A thank you also goes out to those who have journeyed with me physically and virtually throughout my days in Europe. I was very blessed to go on this trip with an amazing group of guys of my now, alma mater Chaminade College School. You guys made this trip a lot of fun. It was a chance for me to get to know each of you guys better and for me to share my joys of Catholicism with everyone of you, especially when visiting the holiest of places of our faith. To those who journeyed virtually with me, it means a lot of to me: putting up with Skype calls at awkward times, dealing with my rants about Rome, etc. The assistance such as tips and lending of guide books were very helpful as well. Most of all thank you for your prayers and mental support. Being outside of Canada without my parents was a little worrisome, but my physical and virtual companions have allowed me to not be homesick at all. To all… thank you.
Now, World Youth Day 2022 in Lisbon, Portugal? Let’s see!
This is a continuation of The Catholic Pilgrim in Europe four-part series, where I recount the most significant moments during my March Break Europe tour, with other travellers from Chaminade College School. Part 1 can be found here. Part 2 can be found here.
We boarded the bus for Rome and the Vatican, another region which I fell even more in love with Catholicism and therefore, fell in love with the city and its history.
Why is Rome so important? I say it is the “heart” of the Roman Catholic Church – that is why we have “Roman” in the title. The first Pope, Peter, at one time lead the Catholic Church in Antioch, but moved to Rome. It is there that the first pope did much of his ministry. It is there that he was martyred for professing faith in Jesus Christ.
While Rome has modernized greatly since the time of St. Peter and the apostles, I could not help but think that many saints have one walked in these areas from martyrs to popes.
There were many things I could remember about Rome, but I am only going to recount the highlights during my time in the Eternal City
After walking down the Spanish Steps, we went to the Trevi Fountain, and then to the Pantheon. The Pantheon was originally a temple to gods, but now it is a Basilica, a Basilica of Mary, Mother of Martyrs. Raphael and some other notable people are buried in there. However, it is a very ancient building. Bishop Barron, on his recent visit there remarked that many of the “pivotal players” of Catholicism have seen this building. This is what he had to say about the Pantheon:
The Basilica was indeed very old and the rich history behind it, including the people buried in the Basilica was striking to me (so did many of the Churches of Rome). Like Bishops Barron, while walking through Rome, I thought of the many people before me, including the saints and other famous people including theologians, philosophers, artists, etc. who have walked the streets of Rome and likely saw many of the same building I did during my time there.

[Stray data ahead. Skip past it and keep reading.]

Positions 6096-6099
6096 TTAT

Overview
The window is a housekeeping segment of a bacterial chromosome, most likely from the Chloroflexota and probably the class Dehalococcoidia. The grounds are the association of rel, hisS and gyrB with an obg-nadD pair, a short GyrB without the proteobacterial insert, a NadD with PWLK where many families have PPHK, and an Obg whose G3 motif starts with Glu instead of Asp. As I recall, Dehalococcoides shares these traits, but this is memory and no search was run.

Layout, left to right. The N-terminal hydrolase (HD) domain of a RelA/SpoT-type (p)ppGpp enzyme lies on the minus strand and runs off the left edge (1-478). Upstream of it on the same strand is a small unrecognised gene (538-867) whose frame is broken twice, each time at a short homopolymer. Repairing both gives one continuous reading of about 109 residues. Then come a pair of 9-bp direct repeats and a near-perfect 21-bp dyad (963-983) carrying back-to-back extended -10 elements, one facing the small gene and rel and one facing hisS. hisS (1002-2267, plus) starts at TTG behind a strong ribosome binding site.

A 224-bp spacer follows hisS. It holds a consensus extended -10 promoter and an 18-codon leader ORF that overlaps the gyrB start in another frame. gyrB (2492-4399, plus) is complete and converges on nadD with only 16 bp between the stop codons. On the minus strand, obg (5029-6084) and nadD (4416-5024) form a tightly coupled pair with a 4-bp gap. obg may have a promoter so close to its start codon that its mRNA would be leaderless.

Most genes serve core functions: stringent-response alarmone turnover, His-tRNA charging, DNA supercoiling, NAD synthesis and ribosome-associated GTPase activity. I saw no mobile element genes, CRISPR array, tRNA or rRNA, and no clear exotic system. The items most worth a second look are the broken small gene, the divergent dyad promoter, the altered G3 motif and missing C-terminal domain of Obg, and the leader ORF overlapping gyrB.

What was striking for me was the Friday March 15, which was the highlight of the trip for me, where we spent a whole day walking through Vatican City and enjoyed walking the streets of Rome (specifically Trastevere) after visiting the Colosseum.
That day started with the Vatican Museums which unfortunately, I did not do much research on, but it is huge – very large compared to the Royal Ontario Museum in Toronto. We saw many artifacts not only of Catholicism, but statues of gods and goddesses, things before and after the time of Christ, tapestries, maps, etc. While we only had time to go through a very small fraction of the museums, the crowning jewel of the Vatican Museums tour was ultimately the Sistine Chapel. I was a little disappointed with its size, since I thought that a Chapel used for the Conclave, it should have been a bit larger to have rows of tables for 121 men… but nevertheless, I was amazed at the beauty. Indeed, what I said years ago in a class assignment, “The Sistine Chapel is a place filled with life,” is very true, especially when you step in and see the stories of the creation of the universe. I walked around the chapel a few times, walking through the centre isle, as Cardinals would do when they approach the altar to cast their ballot. I wanted to walk in their shoes for a couple minutes. Standing in front of Michelangelo’s fresco of The Last Judgement was striking, especially knowing that the Cardinals would cast their ballot, saying, “Testor Christum Dominum, qui me iudicaturus est, me eum eligere, quem secundum Deum iudico eligi debere.” (English translation: “I call as my witness Christ the Lord, who will be my judge that my vote is given to the one who, before God, I think should be elected.”)